For the Days Following Easter: Because Real Life Doesn't Look Like Your Perfect Family Photo

The photos started popping up around mid-morning Easter Sunday, as folks nationwide were making the journey to church. Apparently, Easter also has the lesser-known title of National Family Photo Day, second only to Christmas, just in case some of you missed the memo. No greeting cards necessary, however—a simple Facebook post will do.

“Easter with the family!” They say. #happyeaster #heisrisen #lovemyfamily #soblessed

And as I scrolled down the feed, gazing at the abundance of matching pastels, parents holding their babies, and smiles plastered on faces all around, I started to wonder. What if those pictures were instead a sheet of stickers, and I could reach out and peel back their faces to see what was really hidden underneath? What would I find behind the mom and her baby, the couple holding hands, or the smiling children lined up in a row?

Not-So-Happy Easter photo, followed by real life hashtags. #thismorningsucked #iyelledoverstupidthings #theonlyonethatlikesmenowisthebaby #smilingforthepicturewouldseemlikeajoke #butitsnotfunny #letsgotochurch #thankGodhe'srisen #reallyneedthattoday

On the way out the door, I snapped this one of my kids as we jumped in the car to head to church ourselves. Before I realized it was Family Photo Day, of course. I told them to “Smile! It’s Easter! Say Happy Easter!”

Why do we need to take a stupid picture when you can’t even see our outfits? My daughter protested.

Ya, Happy Easter, my son said, with sarcasm dripping from his lips. And their faces said it all.

Because the reality was, it had probably been anything but.

Oh, I tried. I really did. I did my best to have everything set out and ready ahead of time so we wouldn’t have to rush. I was up early and made every effort to be present with the kids and finish getting the house prepped. But within the first hour of being awake, I had to apologize more times then I had fingers on a fist to shake at them.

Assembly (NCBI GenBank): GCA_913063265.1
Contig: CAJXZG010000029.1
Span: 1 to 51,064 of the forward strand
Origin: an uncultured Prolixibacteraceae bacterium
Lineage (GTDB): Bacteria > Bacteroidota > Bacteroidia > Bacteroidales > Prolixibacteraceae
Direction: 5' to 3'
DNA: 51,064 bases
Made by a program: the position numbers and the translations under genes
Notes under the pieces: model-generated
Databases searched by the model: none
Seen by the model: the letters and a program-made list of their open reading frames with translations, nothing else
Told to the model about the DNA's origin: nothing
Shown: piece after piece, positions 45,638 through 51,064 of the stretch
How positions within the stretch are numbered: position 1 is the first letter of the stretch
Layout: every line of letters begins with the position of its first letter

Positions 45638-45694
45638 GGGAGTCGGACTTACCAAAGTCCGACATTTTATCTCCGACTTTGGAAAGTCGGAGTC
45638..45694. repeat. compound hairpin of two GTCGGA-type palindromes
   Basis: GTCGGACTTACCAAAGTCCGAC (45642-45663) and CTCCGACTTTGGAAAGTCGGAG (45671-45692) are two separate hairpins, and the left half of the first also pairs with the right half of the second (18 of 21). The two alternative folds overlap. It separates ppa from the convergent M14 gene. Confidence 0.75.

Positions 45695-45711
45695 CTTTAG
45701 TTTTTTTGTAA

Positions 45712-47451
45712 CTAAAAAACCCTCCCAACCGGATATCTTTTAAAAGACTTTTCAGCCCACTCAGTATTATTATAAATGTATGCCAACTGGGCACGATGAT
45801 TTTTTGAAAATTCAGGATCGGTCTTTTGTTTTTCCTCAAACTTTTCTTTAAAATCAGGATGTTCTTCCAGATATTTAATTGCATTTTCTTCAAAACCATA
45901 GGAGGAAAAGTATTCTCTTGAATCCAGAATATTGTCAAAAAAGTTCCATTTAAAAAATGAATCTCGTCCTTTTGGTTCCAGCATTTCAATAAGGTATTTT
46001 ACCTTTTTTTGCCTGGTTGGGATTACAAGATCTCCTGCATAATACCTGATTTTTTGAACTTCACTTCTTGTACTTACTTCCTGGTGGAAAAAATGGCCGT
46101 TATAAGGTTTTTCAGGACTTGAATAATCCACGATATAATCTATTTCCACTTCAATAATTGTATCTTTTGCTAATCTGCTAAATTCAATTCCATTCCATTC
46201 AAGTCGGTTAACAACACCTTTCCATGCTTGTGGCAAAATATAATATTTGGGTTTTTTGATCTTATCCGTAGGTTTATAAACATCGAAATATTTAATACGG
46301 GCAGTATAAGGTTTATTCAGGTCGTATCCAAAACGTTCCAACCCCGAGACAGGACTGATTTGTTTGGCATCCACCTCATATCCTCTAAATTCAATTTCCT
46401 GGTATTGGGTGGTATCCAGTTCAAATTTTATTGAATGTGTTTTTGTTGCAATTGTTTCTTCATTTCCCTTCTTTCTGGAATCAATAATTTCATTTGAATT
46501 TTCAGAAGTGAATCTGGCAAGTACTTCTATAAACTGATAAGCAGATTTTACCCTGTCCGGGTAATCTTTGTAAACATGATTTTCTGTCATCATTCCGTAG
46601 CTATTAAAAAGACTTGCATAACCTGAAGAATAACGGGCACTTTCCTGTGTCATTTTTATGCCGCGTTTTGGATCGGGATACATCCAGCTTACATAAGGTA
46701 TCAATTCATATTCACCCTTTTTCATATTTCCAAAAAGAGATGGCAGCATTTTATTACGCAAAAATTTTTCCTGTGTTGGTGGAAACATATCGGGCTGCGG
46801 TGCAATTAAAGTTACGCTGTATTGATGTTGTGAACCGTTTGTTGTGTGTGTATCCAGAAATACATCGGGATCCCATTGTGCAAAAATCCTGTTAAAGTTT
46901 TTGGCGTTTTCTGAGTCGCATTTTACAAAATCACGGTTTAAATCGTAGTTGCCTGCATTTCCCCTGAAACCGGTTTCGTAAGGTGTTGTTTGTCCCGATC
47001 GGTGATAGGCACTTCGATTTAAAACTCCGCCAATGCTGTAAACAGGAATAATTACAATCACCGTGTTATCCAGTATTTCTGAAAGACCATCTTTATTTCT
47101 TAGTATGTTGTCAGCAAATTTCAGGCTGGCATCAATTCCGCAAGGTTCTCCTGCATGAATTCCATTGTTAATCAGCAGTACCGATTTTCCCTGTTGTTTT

I lost it over spilled milk and bubbles, got frustrated with missing socks, failed to see the strides of obedience and helpfulness and focused on the mistakes instead. I asked forgiveness, but sometimes the hurt lingers, and so does the stress. It hangs in the air like the smog from a burnt dinner, and it’s hard to fan away the stench. Hours later even, it’s still noticeable.

The devil is in the details on Sunday mornings, and even more so on the Holy Days. He’s like a shark circling in the water, and he can smell the blood of desperate, wounded souls longing for their Savior. By time some of us make it to church, we are utterly exhausted from treading water, just trying to survive.

I dropped the kids off in class and then poked my head into the classroom across the room to see a dear friend sitting on the floor, caring for the little one in her charge.

How was your morning? I asked her.

It was…rough. Really rough. She replied with a nod as she brushed the hair behind her ear, her head hanging now from the weight of the guilt.

I know. Mine too.

Sometimes it’s all you can do to make it there in one piece.